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Big Things : The Big Kookaburra, Kurri Kurri NSW

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Possibly one of the newest big things, this 4.5 metre sculpture of a kookaburra was erected in 2009 to celebrate Hydro Aluminium’s 40th year in the area.  Hydro Aluminium is a Norwegian company that has projects in more than 50 countries.  The aluminium plant is nearby but Hydro decided to close it in 2012.

 

The kookaburra is a symbol that has been used by the community for many years. The sculpture stands in Rotary Park in the centre of town.  We love kookaburras and we were really pleased to stumble across this well built and beautifully painted Big Kookaburra – it’s definitely one of our favourite big things.
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Cairns Zoom and Wildlife Dome

Attraction : Cairns Zoom & Wildlife Dome

Cairns Zoom and Wildlife Dome

 

Imagine a place where you can walk amongst the animals, climb above the treetops and feel on top of the world before floating back to earth.  You can experience all of these things at one place – Cairns Zoom and Wildlife Dome.

 

You won’t believe it until you see it for yourself, but that ornate dome atop the Reef Casino in Cairns is home to an open wildlife exhibit with various rope courses, zip lines and the opportunity to get the best view in town.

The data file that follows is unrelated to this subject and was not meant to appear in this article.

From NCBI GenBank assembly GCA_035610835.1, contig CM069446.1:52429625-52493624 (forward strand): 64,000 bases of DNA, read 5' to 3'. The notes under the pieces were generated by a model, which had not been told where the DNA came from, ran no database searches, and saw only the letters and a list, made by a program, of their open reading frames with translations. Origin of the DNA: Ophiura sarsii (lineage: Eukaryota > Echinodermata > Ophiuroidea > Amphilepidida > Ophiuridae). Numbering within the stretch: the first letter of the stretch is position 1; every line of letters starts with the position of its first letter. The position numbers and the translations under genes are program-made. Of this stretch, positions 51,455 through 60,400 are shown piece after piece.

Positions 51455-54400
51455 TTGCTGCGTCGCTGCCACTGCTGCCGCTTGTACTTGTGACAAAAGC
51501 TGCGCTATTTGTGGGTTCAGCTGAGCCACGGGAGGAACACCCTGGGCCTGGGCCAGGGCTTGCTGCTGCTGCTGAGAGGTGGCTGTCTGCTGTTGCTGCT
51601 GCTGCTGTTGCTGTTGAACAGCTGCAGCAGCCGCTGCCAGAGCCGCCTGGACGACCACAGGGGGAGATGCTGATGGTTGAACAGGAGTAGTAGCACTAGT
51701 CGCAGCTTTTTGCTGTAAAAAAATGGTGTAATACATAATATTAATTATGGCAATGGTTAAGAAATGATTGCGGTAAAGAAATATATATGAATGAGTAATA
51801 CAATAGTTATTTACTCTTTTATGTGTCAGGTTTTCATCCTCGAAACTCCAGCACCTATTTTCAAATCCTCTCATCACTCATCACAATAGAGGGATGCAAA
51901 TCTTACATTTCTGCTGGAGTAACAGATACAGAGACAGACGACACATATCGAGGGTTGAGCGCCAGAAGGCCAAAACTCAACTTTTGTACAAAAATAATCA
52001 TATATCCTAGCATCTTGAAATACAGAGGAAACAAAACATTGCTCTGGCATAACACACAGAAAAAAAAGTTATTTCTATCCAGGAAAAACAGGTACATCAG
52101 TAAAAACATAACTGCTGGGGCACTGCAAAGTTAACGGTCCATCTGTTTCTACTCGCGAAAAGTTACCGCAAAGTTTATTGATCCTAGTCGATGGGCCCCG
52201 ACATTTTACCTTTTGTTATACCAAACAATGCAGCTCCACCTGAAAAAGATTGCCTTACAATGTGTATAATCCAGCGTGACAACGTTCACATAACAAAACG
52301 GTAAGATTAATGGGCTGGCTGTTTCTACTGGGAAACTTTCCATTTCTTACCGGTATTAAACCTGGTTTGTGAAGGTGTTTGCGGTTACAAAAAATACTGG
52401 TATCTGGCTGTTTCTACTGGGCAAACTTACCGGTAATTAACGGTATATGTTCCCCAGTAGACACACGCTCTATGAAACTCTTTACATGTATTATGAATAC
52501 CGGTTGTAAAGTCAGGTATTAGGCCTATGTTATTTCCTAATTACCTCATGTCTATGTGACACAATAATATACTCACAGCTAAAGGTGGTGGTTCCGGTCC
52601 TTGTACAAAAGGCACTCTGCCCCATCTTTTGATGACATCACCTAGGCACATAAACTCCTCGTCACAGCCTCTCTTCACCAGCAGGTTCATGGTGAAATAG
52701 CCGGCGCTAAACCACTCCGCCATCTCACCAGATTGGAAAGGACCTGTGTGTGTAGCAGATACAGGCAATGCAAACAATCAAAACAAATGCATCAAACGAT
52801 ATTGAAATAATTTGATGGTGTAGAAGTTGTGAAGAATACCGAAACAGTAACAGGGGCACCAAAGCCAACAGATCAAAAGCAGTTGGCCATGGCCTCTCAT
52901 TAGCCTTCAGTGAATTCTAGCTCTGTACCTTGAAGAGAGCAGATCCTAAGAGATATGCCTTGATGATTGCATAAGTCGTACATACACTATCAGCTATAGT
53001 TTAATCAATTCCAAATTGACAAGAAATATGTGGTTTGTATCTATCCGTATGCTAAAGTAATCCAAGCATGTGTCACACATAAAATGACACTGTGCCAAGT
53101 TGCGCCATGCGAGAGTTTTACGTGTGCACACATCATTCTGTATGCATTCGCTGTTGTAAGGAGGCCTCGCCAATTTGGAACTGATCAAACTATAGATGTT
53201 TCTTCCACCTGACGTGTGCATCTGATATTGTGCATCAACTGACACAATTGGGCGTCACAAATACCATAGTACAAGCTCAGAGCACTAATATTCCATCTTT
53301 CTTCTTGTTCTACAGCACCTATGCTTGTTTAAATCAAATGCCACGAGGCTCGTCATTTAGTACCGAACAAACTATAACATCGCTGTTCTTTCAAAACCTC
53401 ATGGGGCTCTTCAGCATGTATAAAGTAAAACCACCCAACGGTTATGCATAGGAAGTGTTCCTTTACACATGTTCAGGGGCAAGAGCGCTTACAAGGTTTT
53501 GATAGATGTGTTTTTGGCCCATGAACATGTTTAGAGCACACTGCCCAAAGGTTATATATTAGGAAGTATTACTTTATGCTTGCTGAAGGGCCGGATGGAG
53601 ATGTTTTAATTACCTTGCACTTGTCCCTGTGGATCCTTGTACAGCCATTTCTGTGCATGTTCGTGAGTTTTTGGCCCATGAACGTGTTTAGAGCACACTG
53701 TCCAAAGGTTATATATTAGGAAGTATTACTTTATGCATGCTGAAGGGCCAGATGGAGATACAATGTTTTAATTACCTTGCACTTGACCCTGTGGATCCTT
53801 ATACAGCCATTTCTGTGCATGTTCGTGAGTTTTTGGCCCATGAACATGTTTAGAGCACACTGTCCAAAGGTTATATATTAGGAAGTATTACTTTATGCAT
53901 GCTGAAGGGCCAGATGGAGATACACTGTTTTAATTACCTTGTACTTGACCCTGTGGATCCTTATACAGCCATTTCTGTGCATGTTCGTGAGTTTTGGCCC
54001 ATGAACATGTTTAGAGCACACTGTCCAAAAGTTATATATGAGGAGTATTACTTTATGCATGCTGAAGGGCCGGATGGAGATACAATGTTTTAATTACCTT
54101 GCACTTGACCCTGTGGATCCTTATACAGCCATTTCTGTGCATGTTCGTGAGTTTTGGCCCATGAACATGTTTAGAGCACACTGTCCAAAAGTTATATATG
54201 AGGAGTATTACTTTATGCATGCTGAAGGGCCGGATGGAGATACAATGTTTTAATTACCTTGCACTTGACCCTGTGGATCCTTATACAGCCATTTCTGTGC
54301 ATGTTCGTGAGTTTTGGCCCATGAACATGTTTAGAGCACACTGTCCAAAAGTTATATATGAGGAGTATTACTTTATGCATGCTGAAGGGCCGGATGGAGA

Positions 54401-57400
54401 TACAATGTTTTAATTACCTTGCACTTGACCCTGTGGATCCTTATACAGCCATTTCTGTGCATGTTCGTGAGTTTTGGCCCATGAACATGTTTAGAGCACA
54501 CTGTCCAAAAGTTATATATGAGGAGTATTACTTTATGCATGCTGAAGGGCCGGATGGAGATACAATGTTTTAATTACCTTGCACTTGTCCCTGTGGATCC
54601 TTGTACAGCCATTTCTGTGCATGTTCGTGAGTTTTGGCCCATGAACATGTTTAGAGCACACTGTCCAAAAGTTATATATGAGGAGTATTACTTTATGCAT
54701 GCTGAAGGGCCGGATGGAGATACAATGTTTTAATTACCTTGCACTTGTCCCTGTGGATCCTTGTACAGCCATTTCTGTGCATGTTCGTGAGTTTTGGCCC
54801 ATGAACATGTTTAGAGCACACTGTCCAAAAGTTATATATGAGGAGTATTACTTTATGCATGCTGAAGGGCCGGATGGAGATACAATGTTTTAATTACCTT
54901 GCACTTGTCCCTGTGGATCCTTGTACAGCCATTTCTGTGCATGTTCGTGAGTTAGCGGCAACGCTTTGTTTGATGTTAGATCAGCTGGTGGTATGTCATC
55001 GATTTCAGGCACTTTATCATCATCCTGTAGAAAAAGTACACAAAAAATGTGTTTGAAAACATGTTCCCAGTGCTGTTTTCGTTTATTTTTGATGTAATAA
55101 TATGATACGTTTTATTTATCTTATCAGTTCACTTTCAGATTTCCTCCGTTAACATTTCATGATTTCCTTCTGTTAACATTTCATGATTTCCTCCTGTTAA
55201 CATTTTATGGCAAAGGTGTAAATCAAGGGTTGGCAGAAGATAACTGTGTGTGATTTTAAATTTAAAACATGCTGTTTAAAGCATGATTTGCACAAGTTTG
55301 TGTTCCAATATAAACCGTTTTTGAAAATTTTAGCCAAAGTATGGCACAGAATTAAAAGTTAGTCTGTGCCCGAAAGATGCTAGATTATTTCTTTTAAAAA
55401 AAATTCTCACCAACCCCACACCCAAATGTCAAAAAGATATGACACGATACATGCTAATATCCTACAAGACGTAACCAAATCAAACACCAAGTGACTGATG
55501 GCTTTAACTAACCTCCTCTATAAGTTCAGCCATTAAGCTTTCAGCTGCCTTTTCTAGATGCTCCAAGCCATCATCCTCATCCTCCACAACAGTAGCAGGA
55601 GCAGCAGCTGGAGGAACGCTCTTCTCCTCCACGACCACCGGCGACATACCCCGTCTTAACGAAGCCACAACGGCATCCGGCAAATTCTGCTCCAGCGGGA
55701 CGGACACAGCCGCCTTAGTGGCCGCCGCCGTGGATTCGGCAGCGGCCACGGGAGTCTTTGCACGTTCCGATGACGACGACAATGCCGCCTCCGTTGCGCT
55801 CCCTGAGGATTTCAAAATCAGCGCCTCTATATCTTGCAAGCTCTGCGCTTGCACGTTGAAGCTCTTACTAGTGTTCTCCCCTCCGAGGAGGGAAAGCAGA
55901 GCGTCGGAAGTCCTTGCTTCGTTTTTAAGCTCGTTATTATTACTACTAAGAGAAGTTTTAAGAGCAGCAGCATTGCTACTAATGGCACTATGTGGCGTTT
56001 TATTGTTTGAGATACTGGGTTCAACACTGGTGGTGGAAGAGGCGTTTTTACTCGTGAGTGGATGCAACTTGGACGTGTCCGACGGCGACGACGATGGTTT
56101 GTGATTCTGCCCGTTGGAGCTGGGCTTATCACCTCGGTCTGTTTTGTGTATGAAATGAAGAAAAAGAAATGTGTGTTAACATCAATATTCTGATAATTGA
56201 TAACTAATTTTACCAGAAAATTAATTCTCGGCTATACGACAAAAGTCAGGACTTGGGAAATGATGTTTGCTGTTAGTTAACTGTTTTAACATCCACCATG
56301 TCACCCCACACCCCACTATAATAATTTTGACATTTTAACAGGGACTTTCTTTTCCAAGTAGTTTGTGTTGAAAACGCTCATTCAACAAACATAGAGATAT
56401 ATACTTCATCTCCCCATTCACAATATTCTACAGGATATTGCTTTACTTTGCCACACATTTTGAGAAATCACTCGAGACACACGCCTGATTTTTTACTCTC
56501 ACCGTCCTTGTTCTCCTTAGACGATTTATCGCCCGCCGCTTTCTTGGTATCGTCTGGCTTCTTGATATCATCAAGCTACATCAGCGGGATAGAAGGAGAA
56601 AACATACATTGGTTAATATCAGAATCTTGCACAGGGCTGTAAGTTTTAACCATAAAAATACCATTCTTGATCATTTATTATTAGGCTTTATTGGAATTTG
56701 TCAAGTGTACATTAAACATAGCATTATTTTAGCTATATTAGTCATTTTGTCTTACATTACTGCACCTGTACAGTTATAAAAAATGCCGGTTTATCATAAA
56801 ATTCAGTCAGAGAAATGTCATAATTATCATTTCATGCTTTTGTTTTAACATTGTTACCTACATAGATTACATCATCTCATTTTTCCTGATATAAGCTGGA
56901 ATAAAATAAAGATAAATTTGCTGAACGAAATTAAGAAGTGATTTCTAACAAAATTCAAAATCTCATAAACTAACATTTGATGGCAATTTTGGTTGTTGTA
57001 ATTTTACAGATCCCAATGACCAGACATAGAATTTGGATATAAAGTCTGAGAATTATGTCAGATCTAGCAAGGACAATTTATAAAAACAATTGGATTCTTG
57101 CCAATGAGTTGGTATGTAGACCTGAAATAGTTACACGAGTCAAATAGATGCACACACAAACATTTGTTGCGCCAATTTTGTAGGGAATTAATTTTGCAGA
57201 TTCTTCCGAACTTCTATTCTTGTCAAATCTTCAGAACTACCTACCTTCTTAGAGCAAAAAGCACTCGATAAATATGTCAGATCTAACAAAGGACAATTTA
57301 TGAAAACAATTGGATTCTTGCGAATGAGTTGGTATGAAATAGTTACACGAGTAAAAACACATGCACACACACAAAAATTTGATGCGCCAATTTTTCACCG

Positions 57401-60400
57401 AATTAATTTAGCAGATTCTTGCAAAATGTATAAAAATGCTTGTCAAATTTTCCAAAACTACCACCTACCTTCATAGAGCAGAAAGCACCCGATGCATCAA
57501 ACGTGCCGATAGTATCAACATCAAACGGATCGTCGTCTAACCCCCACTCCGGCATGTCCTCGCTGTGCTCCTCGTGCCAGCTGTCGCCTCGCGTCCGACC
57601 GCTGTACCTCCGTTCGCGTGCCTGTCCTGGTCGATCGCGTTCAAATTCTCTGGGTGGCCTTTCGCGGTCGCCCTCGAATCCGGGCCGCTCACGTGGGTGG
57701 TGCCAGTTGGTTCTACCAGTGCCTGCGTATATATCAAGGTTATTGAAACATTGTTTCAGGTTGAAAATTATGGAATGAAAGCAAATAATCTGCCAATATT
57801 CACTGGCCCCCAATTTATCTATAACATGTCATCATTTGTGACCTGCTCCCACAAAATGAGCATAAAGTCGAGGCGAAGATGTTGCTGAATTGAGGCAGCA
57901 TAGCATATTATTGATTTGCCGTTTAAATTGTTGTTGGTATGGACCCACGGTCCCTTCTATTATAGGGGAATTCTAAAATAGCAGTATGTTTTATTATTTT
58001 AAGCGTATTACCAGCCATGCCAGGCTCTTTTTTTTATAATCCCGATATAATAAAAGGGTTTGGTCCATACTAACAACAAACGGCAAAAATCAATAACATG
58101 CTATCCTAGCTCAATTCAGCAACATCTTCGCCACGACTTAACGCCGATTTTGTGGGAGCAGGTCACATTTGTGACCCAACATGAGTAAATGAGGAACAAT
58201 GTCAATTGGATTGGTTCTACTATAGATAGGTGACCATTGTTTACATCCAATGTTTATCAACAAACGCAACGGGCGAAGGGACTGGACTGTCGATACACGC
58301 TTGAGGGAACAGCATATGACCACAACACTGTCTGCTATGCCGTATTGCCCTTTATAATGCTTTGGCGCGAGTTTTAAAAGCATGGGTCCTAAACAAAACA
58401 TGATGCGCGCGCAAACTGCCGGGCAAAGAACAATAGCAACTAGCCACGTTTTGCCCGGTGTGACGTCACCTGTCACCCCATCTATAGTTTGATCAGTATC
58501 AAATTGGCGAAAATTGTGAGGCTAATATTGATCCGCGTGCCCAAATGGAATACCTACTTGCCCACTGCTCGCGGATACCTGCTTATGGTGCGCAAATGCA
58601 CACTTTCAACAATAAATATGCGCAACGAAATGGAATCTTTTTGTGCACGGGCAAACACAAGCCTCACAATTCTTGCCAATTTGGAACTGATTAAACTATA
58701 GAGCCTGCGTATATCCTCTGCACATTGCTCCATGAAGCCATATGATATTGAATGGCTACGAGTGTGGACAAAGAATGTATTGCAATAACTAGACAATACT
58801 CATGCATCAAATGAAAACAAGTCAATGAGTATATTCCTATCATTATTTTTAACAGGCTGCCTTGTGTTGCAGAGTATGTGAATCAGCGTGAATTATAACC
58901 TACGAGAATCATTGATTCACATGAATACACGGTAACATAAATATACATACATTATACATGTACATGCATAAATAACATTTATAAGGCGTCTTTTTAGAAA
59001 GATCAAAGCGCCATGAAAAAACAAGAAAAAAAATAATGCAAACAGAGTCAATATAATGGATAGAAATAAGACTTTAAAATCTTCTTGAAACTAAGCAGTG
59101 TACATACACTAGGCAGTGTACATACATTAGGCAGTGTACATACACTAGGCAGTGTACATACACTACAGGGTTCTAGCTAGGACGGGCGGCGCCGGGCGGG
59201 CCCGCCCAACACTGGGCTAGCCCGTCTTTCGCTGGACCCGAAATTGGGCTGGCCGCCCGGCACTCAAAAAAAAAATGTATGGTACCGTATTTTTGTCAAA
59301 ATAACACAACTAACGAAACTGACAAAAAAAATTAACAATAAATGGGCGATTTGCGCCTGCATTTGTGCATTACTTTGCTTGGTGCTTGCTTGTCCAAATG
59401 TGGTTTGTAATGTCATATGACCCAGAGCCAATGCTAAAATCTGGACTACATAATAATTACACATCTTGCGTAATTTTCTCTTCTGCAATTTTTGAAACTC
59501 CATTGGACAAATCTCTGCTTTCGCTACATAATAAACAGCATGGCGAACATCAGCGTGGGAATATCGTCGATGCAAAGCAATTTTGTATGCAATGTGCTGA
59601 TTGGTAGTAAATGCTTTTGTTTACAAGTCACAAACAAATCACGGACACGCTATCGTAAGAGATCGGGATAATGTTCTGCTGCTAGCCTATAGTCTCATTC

Wildlife Dome

Animal lovers don’t need to travel far from Cairns to get their fix.  The Cairns Wildlife Dome is essentially a small tropical zoo within a 20 metre high glass dome that showcases native Australian animals.  Built within the surroundings is Cairns ZOOm, an elaborate rope course with zip lines, a spiral staircase and a platform at the top to soak in the views of the region.

 

Cairns Zoom and Wildlife Dome

 

There are various talks throughout the day so that you can learn and interact with animals such as crocodiles, snakes, koalas and various birds.  The animals are all fairly used to the presence of people so you can get up close without startling them.  One of the best presentations is the crocodile feeding, where you can see and hear Goliath the saltwater crocodile snap at morsels of meat.

 

Cairns Zoom and Wildlife Dome

 

While many of the animals have their own separate enclosures, birds and small marsupials roam free in the rainforest environment.  Kookaburras, frogmouths, curlews and cockatoos are easily spotted from the ground while parrots, herons and doves fly above and can be accessed from a circular boardwalk.  There are over 400 animals within the dome, including an albino kookaburra that can turn the day into a game of hide and seek.